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W. S. WETZEL & CO.,
FORT BENTON, MONTANA' TERRIT'Y.
iDY.EA_ E1~ IlT
Dry Goods, Boots, Shoes, & Clothing
STAPLE & FANCY GROCERIES.
FTJERS & PELTRIES.
wholesale )Dealer in
WINES, LIQUORS AND SEGARS. I
Fish Brow'. Freight and Farm Wagons and McCoraMack Re·ps
ers and Mowers,
SHELF HARDWARE, TOOLS, CUTLERY,.
1 ~INWARE, CROCKERY AND GLASSWARE, TOY
NOTIONS, AND TOILET ARTICLES.
I~rugs, Patent Medicines Paints and Oils
STORAGE, FORWARDNG & COMMISSION
Livery, Feed 5 Sale Stable
Main Street, Fort Benton, M. T.
CRAWFORD & WILSON,
We arc prepared io furnish accommodations for all kinds of' stock.
GOOD HAY AND FEED ALWAYS ON HAND
We have in connection with our sta·flie
Fairbank's Standard Platform Spales.
and will do weighing.t reasonable rates.
Ranchmen, Freighters and Travelers
-WILL FIND) AT
SUN RIVER STORE,
THE LARGEST, CHEAPEST AND MOST COMPLETE ASSORT
MENT OF MERCHANDISE IN MONTANA, CONSISTING OF
aoGills, locries, Boltn i :hosil l
AND EVERY OTHER ARTICLE REQUIRED BY FAMILIES,
Freighters, Ranchmen or Travele~is,
MeCORMICK'S REAPERS AND MOWERS,
HORSE RAKES, Etc.
FISH BRO'S. & COMPANY'S
\ARM, FREIGHT AND SPRINGWAGONS.,
ke County, and Ohestnut, Meagher dounty,
First National Bank
OF THE UNITED STATES.
Paid up Capital $100,000
Surplus and Profits $100,000
S. T. IIAUsER............... .....Presidten
A. J. DAis.........................Vice President
E. W. KKNowtr......,......................Cashier
T. H. K).IElscnmMlwr,...... Assistant Cashier.
We transact a General Banking Cuaine'., and Buy
1 at Highest Rates, Gold Dust, Coin, Gold and Silver
Bullion, and Local Securities; and sell Exchange and
Telegraphic Transfers, availalle in all parts of the
United States, the Canadas, Great Britain, Ireland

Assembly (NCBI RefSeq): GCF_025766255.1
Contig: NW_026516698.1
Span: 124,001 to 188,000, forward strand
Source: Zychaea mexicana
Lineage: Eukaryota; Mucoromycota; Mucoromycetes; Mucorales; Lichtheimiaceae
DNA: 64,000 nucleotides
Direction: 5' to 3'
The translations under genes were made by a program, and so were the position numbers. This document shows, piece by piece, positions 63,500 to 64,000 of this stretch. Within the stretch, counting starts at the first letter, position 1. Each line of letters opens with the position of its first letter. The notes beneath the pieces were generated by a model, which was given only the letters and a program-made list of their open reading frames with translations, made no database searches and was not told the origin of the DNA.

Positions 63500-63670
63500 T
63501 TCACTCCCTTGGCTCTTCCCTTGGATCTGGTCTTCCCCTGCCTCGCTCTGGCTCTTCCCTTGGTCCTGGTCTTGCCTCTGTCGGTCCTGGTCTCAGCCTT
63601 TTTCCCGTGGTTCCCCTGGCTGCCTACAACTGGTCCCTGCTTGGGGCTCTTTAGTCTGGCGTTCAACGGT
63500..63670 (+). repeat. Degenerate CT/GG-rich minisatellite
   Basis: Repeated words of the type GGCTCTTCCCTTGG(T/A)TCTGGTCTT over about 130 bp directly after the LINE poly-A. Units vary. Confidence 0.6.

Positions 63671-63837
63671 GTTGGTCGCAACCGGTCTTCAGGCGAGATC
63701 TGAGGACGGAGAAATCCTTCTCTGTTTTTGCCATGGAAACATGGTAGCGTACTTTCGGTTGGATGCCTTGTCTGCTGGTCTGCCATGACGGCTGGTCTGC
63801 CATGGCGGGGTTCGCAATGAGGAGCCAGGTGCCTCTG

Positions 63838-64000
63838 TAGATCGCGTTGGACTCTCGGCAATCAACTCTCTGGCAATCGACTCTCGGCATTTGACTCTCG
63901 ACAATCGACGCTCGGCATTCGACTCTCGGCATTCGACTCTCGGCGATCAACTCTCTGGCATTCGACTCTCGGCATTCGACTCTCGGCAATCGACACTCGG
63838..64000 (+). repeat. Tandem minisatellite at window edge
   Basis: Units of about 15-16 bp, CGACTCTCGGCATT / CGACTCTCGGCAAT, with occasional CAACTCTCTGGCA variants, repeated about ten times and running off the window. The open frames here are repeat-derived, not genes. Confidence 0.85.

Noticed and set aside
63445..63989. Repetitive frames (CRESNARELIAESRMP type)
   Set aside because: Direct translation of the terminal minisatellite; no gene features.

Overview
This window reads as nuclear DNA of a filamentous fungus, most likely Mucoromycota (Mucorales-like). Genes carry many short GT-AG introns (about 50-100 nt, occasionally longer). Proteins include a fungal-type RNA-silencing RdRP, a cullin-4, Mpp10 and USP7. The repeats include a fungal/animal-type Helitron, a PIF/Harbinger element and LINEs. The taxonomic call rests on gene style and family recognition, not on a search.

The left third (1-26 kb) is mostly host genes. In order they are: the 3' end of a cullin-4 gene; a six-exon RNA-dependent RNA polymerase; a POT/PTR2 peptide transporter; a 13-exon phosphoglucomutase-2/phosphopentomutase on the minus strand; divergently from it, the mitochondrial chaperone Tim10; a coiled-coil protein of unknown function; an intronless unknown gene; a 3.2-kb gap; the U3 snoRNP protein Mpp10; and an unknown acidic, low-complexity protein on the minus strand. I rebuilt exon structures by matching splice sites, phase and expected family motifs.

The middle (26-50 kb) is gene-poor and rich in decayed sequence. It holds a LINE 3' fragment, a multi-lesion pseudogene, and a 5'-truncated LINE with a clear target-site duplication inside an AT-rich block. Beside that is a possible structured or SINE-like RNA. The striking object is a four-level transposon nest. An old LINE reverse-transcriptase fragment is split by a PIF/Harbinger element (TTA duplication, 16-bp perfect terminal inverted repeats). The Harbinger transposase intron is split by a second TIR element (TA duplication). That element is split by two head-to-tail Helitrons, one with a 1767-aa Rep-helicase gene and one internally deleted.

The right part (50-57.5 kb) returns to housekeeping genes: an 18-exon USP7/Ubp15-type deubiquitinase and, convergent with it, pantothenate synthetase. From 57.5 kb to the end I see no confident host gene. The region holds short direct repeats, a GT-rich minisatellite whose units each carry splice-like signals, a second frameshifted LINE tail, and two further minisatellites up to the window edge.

and the Contuient.
Collec'ions nuade, and Proceeds remitted promptly.
Interest Allowed On Time Deposits.
Board of Directors:
S. T. IIAUSELI, JOHN CURTIN.
A. MI. HOLTER, HI. S. HAMILTON,
JNO. II. MING, C. P. HIGGINS,
(IRANVILLE STUAJT, A. J. DAVIS,
T. H. KLEINSCHMIDT.
!i II -- - - .... ....
!IRS. JENNIE iVOODII;RP.RS'I,
St. JohIn Steeet, near Main,
Fort:Benton, : Montana.
FINE DRESSES A SPECIALTY.
"Mrs. Kate Armstrong has leased the Beaton
Laundry, anlt is now prepared to execute laundry 1
work intrusted o her. care with neatness and dis- t
atcih. Partliular attention paid to family washing.
KATE ARMSTRONG O
uiDay and Night Herd.a
MILK AND BUTTER RANCH!
I mul now prepared to furni.,h
} to families and others. When required, I Will fur
nihel families with milk fromn one cow.
FAIR DEALING IS MY MOTTO!
Fort Benton, 1?I. T.
BREAK OF DAY illUSlE
LEE ISABEL, Proprietor.
M A IN St., FORT BIENTON, M. T.
The Best Brands of
WINES. LIQUORS, AND
FORT BENTON, M. T.
WIliS, ~IQIJUORSI lJTfl RFEGAR3
iOF THE BRST BB" 'ºJ S
GENEVA, N. Y.,
W. & T. SMITH, Prop's.,
Fiive tui+Tined .Acres in'. Ciiltivation
F UIT, ORWAMENTAL TREES,
J. A, GOODHUE, Gon'l Agent,
.' elea, Montana.
I am prepared to fill ALL bills
for lumber, shingles or lath at
reasu lerates at my saw mill
ion Lyons Creek; near the Prickly
Pear Canyon., Address,
'R. S: ELLS,
Care of'James Fergus,
Fort Benton Road.
TALLBERT& E&N GLES,
"FORT BiENTOM. ~f. T.
Customers will be served only with the
Anest of Wines ;:Liquors and Segn~a.
BLINDL* I LOVE.
A Sixteen-Year.Old Girl Marries
a Sightless Paper Dealer.
[,New York Mail.]
There is now in the care of Matron Bur
roughs, at the Jefferson Market Police
Court prison, awaiting transportation to